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The State Charities Aid Association. ventilation bad, and the whole arrangement and equipment unsatisfactory. It is difficult to think of any respect in which the almshouse is what it should be.
The bedrooms and dormitories are littered with the belongings of the inmates. There are only two bath tubs, and the inmates are not forced to bathe regularly. The inmates are obliged to use outside closets at a considerable distance from the buildings. For the women there is a good modern closet indoors, but this is kept locked, and is apparently not used, while the feeble old women are forced to use at all seasons of the year, and both day and night, the old closets at the end of their yard. This is entirely unnecessary and inexcusable.
" It is probably unwise to spend much money repairing these worn-out old buildings, which should be abandoned for a new almshouse. It is difficult to understand how the people of Dutchess county can continue to be satisfied with one of the poorest almshouses to be found in the State. We wish that the people of the neighborhood, many of whom are noted for their public spirit, would disregard the deceptively creditable outward appearance of this institution, and would see from the inside its real condition and needs."
The committee reports that the improvements of the past year include a barn, a granary, and a vegetable cellar. A building for consumptives is being erected in connection with the county hospital. Among the needs are a new morgue, new bathrooms, and better food for the almshouse inmates. Neither the ventilation nor the drainage is what it should be, and the buildings are not kept perfectly clean and orderly. There is much room for improvement at the almshouse. The first and greatest need is that it should be put out of reach of political influence.
Livingston County. The committee reports that the improvements of the past year are new bath-tubs and water-closets. The needs are said to be a hospital for the sick, a steam laundry, and a house for the superintendent and his family.
The almshouse was visited by the assistant secretary, June 15, 1901, iri company with the secretary of the county committee and the chairman of the building committee of the board of supervisors. The institution was found in somewhat better condition than at the time of the visit from the central office four years ago. The appearance of the grounds had been improved by the removal of the sheds and outbuildings. The interior of the buildings had been painted, a concrete floor had been laid in the basement kitchen and dining-room, and modern plumbing had been introduced. None of the radical changes needed have, however, been made, and the necessity for a complete rearrangement of the buildings is still urgent. Happily, this reform is being considered by the board of supervisors. The plans under consideration include building a separate house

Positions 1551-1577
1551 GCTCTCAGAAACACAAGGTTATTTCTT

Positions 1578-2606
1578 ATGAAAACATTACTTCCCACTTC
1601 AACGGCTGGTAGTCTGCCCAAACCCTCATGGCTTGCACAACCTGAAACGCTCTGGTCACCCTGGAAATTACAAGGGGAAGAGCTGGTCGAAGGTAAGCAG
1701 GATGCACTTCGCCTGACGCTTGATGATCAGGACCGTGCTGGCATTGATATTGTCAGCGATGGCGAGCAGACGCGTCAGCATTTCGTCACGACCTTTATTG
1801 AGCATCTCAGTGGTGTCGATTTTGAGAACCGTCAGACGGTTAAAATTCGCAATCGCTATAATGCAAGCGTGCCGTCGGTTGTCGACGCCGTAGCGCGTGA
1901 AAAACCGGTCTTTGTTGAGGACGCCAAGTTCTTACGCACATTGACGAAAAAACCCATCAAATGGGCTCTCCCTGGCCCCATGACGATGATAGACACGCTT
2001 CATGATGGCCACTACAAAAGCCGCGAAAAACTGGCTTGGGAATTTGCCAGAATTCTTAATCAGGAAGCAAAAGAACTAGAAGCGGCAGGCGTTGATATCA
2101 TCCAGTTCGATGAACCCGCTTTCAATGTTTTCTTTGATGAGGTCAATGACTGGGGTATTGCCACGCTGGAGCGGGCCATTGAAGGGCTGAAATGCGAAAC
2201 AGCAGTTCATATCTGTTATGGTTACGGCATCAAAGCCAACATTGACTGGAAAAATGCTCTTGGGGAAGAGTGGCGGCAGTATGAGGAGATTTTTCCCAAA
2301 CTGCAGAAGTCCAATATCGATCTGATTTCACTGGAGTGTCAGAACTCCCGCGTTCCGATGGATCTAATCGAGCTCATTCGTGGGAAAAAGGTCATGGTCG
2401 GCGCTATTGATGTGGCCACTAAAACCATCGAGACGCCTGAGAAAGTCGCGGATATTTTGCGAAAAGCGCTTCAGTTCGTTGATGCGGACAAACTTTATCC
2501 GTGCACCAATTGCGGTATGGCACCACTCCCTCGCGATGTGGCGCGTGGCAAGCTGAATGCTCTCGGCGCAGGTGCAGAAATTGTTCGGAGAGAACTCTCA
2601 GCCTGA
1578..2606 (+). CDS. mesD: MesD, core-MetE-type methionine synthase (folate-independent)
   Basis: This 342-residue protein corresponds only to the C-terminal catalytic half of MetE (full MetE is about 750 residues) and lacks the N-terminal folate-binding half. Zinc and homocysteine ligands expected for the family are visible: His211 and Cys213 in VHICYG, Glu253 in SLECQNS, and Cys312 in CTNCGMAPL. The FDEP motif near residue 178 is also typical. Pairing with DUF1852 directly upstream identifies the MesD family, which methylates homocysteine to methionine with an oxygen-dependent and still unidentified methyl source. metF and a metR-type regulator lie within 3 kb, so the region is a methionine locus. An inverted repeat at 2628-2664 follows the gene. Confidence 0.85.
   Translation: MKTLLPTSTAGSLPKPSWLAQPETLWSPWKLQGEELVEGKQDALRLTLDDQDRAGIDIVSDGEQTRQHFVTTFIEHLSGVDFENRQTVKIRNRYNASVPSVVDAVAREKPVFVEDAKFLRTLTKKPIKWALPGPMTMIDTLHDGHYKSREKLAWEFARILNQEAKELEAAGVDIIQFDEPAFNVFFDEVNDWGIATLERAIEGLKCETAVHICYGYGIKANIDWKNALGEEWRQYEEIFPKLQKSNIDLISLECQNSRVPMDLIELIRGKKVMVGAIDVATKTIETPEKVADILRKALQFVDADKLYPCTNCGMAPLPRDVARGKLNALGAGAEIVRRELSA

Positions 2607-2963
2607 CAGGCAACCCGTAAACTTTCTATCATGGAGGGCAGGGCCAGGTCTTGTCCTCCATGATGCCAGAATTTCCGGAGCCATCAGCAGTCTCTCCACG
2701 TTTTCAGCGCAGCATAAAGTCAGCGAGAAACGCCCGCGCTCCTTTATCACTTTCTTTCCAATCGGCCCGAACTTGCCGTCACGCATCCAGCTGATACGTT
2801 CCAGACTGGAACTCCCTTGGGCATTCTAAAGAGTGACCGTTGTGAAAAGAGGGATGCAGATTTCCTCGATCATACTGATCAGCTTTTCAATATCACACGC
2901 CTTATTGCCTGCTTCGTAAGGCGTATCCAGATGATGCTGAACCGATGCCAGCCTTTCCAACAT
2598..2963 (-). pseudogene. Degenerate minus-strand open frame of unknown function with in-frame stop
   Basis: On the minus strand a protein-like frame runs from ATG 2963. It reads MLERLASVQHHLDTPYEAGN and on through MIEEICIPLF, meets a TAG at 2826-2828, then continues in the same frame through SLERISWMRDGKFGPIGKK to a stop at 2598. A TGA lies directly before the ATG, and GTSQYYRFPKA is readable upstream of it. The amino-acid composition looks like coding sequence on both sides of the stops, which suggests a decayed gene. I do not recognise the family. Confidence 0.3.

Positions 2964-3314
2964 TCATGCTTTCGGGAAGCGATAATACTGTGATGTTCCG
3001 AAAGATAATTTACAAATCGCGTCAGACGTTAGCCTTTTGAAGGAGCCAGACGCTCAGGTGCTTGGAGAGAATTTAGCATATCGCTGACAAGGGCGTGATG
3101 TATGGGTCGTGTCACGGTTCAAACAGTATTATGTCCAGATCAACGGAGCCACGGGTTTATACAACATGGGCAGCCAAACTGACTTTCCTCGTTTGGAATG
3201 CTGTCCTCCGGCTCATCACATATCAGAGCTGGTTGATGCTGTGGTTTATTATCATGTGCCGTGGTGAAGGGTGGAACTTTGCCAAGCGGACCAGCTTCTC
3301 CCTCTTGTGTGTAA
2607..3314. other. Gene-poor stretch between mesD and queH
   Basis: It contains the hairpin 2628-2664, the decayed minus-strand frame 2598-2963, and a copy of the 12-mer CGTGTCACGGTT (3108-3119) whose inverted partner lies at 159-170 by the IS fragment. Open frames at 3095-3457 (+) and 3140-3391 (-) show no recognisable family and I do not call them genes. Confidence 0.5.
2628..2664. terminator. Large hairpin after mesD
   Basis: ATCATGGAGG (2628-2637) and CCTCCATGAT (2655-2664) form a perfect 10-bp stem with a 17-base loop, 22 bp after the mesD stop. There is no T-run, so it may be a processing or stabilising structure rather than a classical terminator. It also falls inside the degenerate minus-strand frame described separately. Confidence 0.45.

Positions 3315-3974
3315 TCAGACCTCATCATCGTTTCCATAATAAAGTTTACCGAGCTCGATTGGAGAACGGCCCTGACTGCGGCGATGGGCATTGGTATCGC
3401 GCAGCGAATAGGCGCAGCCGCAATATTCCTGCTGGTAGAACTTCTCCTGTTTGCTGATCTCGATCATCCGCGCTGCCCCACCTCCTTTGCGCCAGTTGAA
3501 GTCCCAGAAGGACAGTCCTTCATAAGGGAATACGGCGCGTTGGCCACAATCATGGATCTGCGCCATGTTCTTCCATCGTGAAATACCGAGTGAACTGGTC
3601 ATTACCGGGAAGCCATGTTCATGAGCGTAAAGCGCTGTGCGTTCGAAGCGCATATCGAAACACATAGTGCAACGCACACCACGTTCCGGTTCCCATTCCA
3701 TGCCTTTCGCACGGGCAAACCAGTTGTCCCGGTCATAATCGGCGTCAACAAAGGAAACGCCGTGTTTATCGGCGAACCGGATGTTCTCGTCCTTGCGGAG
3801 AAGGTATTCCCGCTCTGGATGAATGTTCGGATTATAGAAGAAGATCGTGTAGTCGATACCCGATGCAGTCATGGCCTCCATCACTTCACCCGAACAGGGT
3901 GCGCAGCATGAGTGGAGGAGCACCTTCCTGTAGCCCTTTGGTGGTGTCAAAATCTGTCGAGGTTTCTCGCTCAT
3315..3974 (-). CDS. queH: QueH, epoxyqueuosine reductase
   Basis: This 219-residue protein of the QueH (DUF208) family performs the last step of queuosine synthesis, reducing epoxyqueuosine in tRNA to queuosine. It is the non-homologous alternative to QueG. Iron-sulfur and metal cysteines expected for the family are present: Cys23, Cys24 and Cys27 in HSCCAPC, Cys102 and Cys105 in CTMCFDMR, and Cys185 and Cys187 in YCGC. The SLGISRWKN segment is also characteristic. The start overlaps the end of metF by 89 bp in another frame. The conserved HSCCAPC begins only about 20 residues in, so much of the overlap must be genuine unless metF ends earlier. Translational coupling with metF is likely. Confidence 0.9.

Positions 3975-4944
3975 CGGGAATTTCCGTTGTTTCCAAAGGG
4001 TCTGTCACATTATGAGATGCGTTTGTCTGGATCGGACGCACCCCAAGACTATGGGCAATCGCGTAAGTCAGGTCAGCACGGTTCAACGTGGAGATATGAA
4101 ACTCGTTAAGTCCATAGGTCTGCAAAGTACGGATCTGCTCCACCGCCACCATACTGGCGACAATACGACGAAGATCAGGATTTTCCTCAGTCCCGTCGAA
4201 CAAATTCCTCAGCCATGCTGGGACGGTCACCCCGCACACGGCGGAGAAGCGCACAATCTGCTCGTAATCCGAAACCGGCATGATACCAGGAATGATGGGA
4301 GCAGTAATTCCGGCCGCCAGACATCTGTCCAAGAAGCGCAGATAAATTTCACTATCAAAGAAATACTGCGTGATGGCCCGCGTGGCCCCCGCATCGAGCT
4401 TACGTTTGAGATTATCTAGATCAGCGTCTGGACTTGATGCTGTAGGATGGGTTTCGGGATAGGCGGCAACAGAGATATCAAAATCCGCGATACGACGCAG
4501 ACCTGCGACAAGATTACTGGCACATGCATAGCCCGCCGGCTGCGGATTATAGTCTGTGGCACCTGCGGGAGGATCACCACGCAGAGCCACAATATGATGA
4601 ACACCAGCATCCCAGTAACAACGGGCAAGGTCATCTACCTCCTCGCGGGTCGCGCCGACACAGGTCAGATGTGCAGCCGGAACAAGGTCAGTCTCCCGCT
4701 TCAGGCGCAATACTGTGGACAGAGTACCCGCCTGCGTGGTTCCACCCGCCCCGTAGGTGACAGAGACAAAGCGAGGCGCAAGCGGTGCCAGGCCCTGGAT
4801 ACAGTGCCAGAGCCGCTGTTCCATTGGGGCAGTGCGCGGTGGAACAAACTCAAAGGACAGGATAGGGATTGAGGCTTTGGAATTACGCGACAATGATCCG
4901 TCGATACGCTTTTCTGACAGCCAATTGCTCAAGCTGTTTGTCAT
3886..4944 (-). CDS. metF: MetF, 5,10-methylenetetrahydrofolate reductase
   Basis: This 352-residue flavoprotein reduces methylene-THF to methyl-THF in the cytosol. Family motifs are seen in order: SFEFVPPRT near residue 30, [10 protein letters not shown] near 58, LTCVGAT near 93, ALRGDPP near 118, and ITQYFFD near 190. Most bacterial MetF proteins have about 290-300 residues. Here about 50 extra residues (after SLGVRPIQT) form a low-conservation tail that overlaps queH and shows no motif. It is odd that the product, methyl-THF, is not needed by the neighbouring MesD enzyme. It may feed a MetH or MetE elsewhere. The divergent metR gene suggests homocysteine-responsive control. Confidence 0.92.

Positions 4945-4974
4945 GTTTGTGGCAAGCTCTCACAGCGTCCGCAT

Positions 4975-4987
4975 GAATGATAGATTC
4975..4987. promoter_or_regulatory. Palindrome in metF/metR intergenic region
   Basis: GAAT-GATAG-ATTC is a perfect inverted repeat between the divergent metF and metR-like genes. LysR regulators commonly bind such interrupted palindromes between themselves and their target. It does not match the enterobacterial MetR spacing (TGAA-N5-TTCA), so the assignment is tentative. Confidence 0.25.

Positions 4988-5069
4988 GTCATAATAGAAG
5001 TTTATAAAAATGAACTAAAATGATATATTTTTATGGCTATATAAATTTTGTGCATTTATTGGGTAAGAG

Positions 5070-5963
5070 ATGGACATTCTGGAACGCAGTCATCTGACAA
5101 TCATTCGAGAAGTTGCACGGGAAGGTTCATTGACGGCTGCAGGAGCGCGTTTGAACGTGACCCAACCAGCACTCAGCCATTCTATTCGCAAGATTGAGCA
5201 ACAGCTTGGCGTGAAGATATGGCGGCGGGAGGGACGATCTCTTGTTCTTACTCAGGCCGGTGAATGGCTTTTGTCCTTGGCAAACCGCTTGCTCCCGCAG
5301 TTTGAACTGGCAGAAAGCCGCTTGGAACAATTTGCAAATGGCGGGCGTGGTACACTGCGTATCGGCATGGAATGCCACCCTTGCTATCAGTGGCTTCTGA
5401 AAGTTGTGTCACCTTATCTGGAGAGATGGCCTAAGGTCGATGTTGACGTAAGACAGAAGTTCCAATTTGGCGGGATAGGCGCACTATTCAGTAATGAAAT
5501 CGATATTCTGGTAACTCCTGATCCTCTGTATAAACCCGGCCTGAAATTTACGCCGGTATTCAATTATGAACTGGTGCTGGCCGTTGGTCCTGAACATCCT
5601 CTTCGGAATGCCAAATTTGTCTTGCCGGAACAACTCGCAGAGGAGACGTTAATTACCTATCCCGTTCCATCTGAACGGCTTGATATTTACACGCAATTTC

The State Charities Aid Association.
on the grounds for the superintendent and his family, and reconstructing the main building for the exclusive use of the men inmates. One of the two buildings formerly used for the insane would then be occupied by the women inmates, and the other would be converted into a suitable hospital for the sick. At present sick men are cared for in a part of the building where there is no water connection, while the sick women are left in their own bedrooms or dormitories. A woman suffering from erysipelas was. found in her bedroom attended by other inmates. A nurse for the sick is. an urgent need. While the changes in the buildings are being made, dining-rooms and sitting-rooms should be provided on the ground floor, so that the use of the basement could be entirely abandoned except for storehouse purposes. Steam hes should ake the place of the toves now in use, and a steam laundry should be arranged for, with spray baths and clothes rooms adjacent. Now that the work of repairing this almshouse has been begun it should be done thoroughly. There is no reason why the institution should not become one of the best almshouses in the State, instead of continuing to be, as it has been for so long a time, one of the poorest both in construction and management.
VISITORS TO STATE CHARITABLE INSTITUTIONS. During the past year the eight institutions of this class for which the association has visitors, have been inspected frequently by the eighteen visitors who have undertaken this important work on behalf of the association, The Craig Colony for epileptics and the Western House of Refuge for Women have also been visited by the assistant secretary, and the Syracuse and Rome institutions have been visited by our able visitors to the State Custodial Asylum for Feeble-Minded Women.